September 14, 2019
ON Tuesday, President Duterte declared that he would certify the Sexual Orientation, Gender Identity and Expression (Sogie) Equality bill as urgent. But in less than 12 hours, the euphoria felt by supporters of the bill turned into another big disappointment when Senate President Vicente “Tito” Sotto 3rd came out early Wednesday to announce that it was not the Sogie bill approved in the 17th Congress by the House of Representatives and now being pushed in the Senate by Sen. Ana Theresia “Risa” Hontiveros, but the anti-discrimination bill that was being promoted by Sen. Juan Edgardo “Sonny” Angara that the President intends to certify as urgent. This was later confirmed by Palace spokesman Salvador Panelo.
Sotto was quoted as saying that the “President is not certifying the Sogie bill. He is willing to certify an anti-discrimination bill sans LGBT issues. A general antidiscrimination bill like the Davao ordinance.” Obviously, Sotto is not for a broader anti-discrimination law. He just doesn’t want a law that will address the discrimination against the LGBTQIA+.
In any case, had Sotto just examined the Davao City anti-discrimination ordinance, or Ordinance 0417-12, he would not have missed that Sogie equality is a major part of it. Discrimination on the basis of sexual orientation and gender identity is very much part of what the ordinance addressed and penalized, in addition to discrimination based on race, color, descent, national or ethnic origin, and religious affiliation and belief. In fact, Section 3 of the ordinance limited to only three the terms it defined, where in addition to discrimination, it also defined gender identity and sexual orientation.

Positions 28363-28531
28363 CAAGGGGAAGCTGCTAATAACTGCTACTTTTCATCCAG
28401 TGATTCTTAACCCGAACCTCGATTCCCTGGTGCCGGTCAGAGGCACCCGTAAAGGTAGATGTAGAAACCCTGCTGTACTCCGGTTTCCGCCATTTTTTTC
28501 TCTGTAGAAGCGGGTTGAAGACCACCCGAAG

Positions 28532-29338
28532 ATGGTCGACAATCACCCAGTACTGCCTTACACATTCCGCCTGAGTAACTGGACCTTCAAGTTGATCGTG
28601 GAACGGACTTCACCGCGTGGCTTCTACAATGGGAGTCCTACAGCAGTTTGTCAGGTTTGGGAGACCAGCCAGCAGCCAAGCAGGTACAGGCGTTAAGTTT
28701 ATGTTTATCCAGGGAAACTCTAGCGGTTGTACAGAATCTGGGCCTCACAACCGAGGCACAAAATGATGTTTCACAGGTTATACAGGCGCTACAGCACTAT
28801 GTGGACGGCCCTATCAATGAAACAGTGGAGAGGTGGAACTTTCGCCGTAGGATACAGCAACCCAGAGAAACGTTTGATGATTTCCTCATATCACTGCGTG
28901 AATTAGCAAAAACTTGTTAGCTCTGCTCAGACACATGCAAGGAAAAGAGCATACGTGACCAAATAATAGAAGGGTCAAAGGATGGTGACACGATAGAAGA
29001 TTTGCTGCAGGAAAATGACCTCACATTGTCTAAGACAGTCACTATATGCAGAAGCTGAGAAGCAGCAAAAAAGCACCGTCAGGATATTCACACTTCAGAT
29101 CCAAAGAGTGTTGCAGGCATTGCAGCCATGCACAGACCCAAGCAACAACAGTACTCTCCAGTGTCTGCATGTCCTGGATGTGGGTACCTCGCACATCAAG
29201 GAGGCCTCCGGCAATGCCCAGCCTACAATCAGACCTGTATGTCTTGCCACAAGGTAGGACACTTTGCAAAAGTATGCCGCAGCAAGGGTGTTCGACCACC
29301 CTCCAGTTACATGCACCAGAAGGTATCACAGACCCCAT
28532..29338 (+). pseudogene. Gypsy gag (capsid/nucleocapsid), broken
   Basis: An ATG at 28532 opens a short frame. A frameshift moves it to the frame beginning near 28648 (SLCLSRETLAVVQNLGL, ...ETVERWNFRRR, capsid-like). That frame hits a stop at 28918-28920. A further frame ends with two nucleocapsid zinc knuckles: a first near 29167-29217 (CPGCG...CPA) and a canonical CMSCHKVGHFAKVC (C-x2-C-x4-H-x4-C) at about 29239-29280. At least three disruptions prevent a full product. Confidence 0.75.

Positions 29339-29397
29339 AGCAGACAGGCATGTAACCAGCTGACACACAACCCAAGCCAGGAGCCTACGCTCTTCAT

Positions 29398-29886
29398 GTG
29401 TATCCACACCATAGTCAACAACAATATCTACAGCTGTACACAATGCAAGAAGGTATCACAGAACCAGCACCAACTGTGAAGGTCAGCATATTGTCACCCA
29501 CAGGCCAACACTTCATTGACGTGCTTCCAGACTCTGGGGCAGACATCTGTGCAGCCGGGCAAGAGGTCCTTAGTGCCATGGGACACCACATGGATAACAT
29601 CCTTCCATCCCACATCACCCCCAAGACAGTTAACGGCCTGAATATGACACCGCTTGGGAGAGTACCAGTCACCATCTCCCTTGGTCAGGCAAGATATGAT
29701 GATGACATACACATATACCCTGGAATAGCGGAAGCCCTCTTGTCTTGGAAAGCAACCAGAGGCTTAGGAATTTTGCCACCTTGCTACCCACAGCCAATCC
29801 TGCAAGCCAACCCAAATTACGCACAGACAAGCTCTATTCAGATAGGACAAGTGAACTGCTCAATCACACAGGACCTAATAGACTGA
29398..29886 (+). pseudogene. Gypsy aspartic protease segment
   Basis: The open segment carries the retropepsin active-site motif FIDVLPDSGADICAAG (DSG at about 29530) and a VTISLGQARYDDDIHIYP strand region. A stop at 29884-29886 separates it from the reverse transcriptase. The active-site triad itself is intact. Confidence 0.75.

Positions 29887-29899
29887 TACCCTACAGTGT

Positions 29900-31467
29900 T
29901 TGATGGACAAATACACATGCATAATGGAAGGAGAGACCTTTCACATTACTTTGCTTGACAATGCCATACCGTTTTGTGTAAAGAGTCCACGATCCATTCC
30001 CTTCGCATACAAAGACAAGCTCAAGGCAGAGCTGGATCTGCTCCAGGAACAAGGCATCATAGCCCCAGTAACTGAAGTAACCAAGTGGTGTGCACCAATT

When Panelo confirmed that the President would not endorse the Sogie Equality bill, people who are opposed to it erupted in celebration. But that may be a bit premature, if not unfounded, considering that the Davao ordinance is actually the Sogie Equality bill expanded to include other areas or aspects of identity for which people are discriminated. Certainly, while the move to have an anti-discrimination law with an expanded coverage quiets down the arguments against the Sogie Equality bill of giving special treatment to members of the LGBTQIA+, it doesn’t erase the fact that such expanded law will still address discrimination based on sexual orientation, gender identity and expression. Thus, while an expanded law will now include the concern of Sen. Maria Lourdes Nancy Binay about the Davao City ordinance specifically penalizing discrimination based on color, it will still include discrimination on the basis of sexual orientation and gender identity.
There are those who argue that there are enough laws that protect people from being discriminated against. It is one common theme that opponents of the Sogie Equality bill raise when confronted with the demands of the LGBTQIA+ to have a law to address discrimination on the basis of sexual orientation, gender identity and expression. Yet, many of these people are also supporting the move to have an omnibus antidiscrimination law, as if there are no existing laws penalizing discrimination against women, the elderly, those with special needs and those with different religious beliefs.